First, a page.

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Egyptian Thebes
by [?]

THE characteristic of Egyptian architecture is Imagination; of Grecian architecture, Grace. When the Ptolemies assumed the sceptre of the Pharaohs, they blended the delicate taste of Ionia with the rich invention of the Nile; and they produced the most splendid creations of architectural power that can now be witnessed. Such is the refined Philoe–such the magnificent Dendera–such the sumptuous Edfou!

All the architectural remains of the most famous nations and the greatest empires,–the amphitheatres, and arches, and columns of the Romans; the fanes of the Greeks; the temples of the Syrians and Sicilians; the Colosseum, the Parthenon, the courts of Baalbec, the pillars of Palmyra and Girgenti,–sink into insignificance when compared with the structures that line the banks of an African river. The mind makes a leap amid their vastness, their variety, and their number. New combinations rise upon our limited invention and contract the taste,–the pyramid, the propylon, the colossus, the catacomb, the obelisk, the sphinx.

Take the map; trace the windings of the mysterious stream, whose source baffles even this age of enterprise, and which remains unknown even when the Niger is discovered. It flows through a wilderness. On one side are the interminable wastes of Libya; on the other, a rocky desert, leading to the ocean: yet its banks are fertile as a garden; and within 150 miles of the sea it divides into two branches, which wind through an immense plain, once the granary of the world.

A Nubian passed me in a state of nudity, armed with a poisoned spear, and guarded by the skin of a hippopotamus, formed into a shield. In this country, the animal called man is fine, although his wants are few,–some rice, a calabash of palm wine, and the fish he himself spears. Are his ancestors the creators of the adjoining temple, covered with beautiful sculptures, and supported by colossal figures fifty feet in height? It is well to ponder, by the roar of the cataracts of the Nile, over the perfectibility of man.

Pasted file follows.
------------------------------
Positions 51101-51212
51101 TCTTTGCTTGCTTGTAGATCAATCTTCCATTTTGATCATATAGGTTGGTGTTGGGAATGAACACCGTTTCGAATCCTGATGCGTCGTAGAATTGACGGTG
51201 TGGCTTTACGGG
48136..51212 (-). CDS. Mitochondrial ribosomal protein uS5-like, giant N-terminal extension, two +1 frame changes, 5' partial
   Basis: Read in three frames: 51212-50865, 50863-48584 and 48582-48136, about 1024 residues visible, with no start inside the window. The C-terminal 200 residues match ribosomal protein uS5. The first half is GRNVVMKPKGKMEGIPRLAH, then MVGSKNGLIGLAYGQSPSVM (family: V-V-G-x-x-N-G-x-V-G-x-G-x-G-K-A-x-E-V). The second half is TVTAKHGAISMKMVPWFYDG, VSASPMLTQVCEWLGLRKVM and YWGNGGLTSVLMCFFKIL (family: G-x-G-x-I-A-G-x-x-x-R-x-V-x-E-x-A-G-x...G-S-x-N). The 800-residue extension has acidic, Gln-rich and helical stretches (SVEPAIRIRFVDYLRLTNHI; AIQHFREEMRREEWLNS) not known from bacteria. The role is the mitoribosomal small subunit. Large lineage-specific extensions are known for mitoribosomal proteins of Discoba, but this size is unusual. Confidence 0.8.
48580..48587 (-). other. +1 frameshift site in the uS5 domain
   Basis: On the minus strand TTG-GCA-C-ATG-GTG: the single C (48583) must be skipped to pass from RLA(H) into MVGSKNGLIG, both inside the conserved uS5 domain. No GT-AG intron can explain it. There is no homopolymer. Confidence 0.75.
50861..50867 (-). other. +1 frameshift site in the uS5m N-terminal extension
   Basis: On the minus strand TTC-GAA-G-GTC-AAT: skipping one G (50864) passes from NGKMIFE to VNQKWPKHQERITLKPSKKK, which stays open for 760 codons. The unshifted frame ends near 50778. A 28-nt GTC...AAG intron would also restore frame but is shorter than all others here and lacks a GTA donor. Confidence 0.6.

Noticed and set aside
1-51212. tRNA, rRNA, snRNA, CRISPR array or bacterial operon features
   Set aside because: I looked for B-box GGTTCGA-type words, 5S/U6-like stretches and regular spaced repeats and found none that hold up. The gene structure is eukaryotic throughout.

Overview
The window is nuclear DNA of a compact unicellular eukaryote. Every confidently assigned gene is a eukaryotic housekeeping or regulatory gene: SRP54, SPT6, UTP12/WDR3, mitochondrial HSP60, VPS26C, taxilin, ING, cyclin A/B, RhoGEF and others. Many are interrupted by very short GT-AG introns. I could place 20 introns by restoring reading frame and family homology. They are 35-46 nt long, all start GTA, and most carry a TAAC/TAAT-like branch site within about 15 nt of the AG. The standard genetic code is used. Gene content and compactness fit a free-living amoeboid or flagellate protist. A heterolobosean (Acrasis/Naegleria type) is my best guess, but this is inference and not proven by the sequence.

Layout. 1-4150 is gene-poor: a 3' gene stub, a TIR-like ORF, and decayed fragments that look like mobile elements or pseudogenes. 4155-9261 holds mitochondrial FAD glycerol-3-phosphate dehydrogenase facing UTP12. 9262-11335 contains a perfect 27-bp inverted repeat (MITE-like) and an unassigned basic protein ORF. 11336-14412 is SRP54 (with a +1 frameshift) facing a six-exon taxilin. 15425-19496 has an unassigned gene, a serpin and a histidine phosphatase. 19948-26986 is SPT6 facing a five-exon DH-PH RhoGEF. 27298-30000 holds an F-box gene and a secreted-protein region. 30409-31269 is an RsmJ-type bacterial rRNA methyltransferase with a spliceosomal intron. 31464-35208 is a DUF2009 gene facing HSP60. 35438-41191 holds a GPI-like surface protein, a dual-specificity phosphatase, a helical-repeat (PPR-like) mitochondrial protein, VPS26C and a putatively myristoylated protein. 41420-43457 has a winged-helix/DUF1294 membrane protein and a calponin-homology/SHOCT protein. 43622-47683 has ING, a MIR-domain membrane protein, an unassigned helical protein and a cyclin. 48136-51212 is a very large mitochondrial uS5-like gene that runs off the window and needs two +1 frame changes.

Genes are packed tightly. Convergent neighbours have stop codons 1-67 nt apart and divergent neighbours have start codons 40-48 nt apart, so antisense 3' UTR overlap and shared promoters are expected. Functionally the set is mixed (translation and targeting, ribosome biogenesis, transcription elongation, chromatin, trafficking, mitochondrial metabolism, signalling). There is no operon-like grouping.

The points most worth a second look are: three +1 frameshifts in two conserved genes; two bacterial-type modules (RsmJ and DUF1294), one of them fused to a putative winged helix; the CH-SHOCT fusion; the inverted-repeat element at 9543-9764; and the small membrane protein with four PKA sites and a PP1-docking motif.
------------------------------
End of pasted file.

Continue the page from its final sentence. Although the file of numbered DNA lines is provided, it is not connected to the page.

A light has at length broken into the darkness of Egyptian ages; and although we cannot discover the source of the Nile, we can at least decipher its hieroglyphics. Those who are ignorant of the study are incredulous as to its fruits; they disbelieve in the sun, because they are dazzled by its beams. A popular miscellany is not the place to enter into a history, or a vindication, of the phonetic system. I am desirous here only of conveying to the general reader, in an intelligible manner, some idea of the discoveries that are now unfolding themselves to the Egyptian antiquarian, and of wandering with him for a moment amid the marvellous creations of the Pharaohs and the Ptolemies, with a talisman which shall unfold for his instruction and amusement their mystical and romantic history.

I approach this mighty temple. A goose and globe, encircled in an oval, at once inform me that it was constructed by a ‘Son of the Sun,’ or a ‘Phrah,’ or ‘Pharaoh.’ It is remarkable that the Greeks never once mention this memorable title, simply because they have always translated it by their celebrated personification, ‘Sol,’ or ‘Apollo.’ In the obelisk of Hermapion, given by Ammianus Marcellinus, we should therefore read, in the third column, instead of ‘the powerful Apollo,’ ‘the powerful Phrah, the all-splendid Son of the Sun.’ Proceeding with the inscription, I also discover that the temple was constructed by Rameses the Second, a monarch of whom we have more to hear, and who also raised some of the most wonderful monuments of Thebes.

The first step of the Egyptian student should be to eradicate from his mind all recollection of ancient authors. When he has arrived at his own results, he may open Herodotus with interest, read Diodorus with suspicion; but, above all, he will then learn to estimate the value of the hitherto reviled Manetho, undoubtedly the fragments of the work of a genuine Egyptian writer. The history and theology of ancient Egypt must be studied on the sculptured walls of its palaces and temples, breathing with sacred mysteries and heroic warfare; its manners and customs in its catacombs and sepulchres, where the painter has celebrated the minutest traits of the social life and the domestic economy of the most ancient of nations.